Yield pattern detection

To detect spatio-temporal yield patterns, a transformation using PCA (R package “RStoolbox”; Leutner et al. 2018) was used. The normalized yield maps form an image where each yield map layer is one spectral band in the image and each pixel is considered as a discrete point with n years of yield data. The PCA transformation—a linear transformation of the (usually) correlated original spectral bands—is a common complex pixel operation in image analysis. It allows the analysis of highly correlated multi-dimensional data to remove redundant information, isolate noise components and reduce dimensionality without significant information loss (Panda et al. 2010). By rotating original spectral bands to a data variance maximum, the uncorrelated output bands (principal components—PCs) allow for the identification of patterns in the data, here yield data. The PCs highlight similarities and differences between bands (maps) to reveal the underlying dimensionality in the multi-band image. They also form a method of compressing the original image data (Abdel-Kader 2011; Mulla 2013; Smith 2002). This makes PCA a powerful tool for pattern recognition. Compared to the classic statistical approaches, as proposed by Blackmore et al. (2003), the PCA approach is free of any one or more factorial assumptions regarding inter-annual repetitiveness of yield response and its spatial distribution.

Following the PCA, plots of the first and second PCs (PC1 and PC2) and the eigenvectors associated with each layer (yield map) can be used to quickly and easily identify potential issues. If an outlying map is detected, the reasons for it being an outlier are investigated. If it is considered to be erroneous (e.g. due to specific management effects, sensor/calibration errors), it is removed, usually after consultation with an expert with local field knowledge, such as the grower or agronomist. If data is removed, the PCA is repeated on the remaining layers until a stable solution (no clear outlying maps) is found. If a good selection process was employed in the pre-processing, then it is very plausible to have no outliers identified and no data removed at this step. This process is considered useful and necessary because it permits spatial differences in yield response to be simply expressed as a graph. The PC1 vs PC2 graph may help to identify issues not immediately obvious from a visual inspection of the maps. It also permits the user to err towards keeping, instead of omitting, maps in the initial selection of the yield data in the knowledge that truly unusual maps will be removed at this step.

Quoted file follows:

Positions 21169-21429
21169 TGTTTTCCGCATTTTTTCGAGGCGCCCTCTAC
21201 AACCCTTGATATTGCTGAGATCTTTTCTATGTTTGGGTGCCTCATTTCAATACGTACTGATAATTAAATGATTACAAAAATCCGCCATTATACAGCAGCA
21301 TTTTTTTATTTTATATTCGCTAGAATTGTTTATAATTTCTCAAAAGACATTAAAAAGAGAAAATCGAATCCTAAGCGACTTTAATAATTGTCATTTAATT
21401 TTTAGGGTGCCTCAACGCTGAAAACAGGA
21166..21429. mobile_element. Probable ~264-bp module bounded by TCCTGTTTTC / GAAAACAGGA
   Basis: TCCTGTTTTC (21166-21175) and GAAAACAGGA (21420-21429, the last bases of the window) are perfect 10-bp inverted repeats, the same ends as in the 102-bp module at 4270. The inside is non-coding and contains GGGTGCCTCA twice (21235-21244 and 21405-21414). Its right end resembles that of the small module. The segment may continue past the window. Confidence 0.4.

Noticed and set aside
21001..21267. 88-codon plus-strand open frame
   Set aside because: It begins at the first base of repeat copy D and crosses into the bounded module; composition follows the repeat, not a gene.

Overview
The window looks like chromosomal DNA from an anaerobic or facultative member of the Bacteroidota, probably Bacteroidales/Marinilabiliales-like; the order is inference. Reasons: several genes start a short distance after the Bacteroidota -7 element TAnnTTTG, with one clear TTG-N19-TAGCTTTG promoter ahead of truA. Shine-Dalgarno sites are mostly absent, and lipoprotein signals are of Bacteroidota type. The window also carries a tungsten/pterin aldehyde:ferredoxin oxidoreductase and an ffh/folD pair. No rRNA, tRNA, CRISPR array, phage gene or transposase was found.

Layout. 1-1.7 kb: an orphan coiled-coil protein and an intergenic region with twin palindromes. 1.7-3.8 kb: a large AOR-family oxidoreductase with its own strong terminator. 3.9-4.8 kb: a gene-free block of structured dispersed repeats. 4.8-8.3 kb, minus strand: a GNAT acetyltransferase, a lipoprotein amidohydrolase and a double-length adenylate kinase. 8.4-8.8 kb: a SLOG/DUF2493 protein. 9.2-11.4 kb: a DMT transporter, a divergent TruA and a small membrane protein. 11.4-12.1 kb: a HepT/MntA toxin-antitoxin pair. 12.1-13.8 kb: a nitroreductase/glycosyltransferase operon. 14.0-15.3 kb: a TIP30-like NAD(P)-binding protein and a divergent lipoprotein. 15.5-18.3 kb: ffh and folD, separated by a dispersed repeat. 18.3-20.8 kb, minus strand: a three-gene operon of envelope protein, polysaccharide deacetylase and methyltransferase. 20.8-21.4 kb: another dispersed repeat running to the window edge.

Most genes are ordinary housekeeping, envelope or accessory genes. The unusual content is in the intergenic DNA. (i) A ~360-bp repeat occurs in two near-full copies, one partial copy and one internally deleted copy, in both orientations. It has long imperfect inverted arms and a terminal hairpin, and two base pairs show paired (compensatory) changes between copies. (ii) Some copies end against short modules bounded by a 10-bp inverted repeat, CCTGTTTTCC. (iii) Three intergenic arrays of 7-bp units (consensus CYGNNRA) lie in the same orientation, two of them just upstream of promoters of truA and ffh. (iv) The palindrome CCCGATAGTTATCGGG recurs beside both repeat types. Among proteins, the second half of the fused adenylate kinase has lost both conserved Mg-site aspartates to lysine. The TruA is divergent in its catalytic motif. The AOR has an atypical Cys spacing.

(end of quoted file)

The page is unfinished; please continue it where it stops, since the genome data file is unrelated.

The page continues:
Once a stable outcome from the PCA is achieved, the band (normalized yield) and PC values were extracted for each pixel, a linear regression performed for all combinations of years and PCs and the coefficient of determination (R2) computed. PCs with at least a moderate relationship (R2 ≥ 0.5) with at least one year of data were selected for the final processing according to the rationale that if over half the variation in any one yield map was explained, then the PC was relevant for management and must be included.

Temporal pattern stability analysis

The temporal stability of the normalized yield response was determined by using statistical per-pixel analysis on the layer stack. For each pixel, the standard deviation (σ) of normalized yield was calculated across the multi-year stack. This generated a single final image of the σ of yield response, i.e. the relative stability of normalized yield response, across all analysed field-years.

Yield productivity-stability units delineation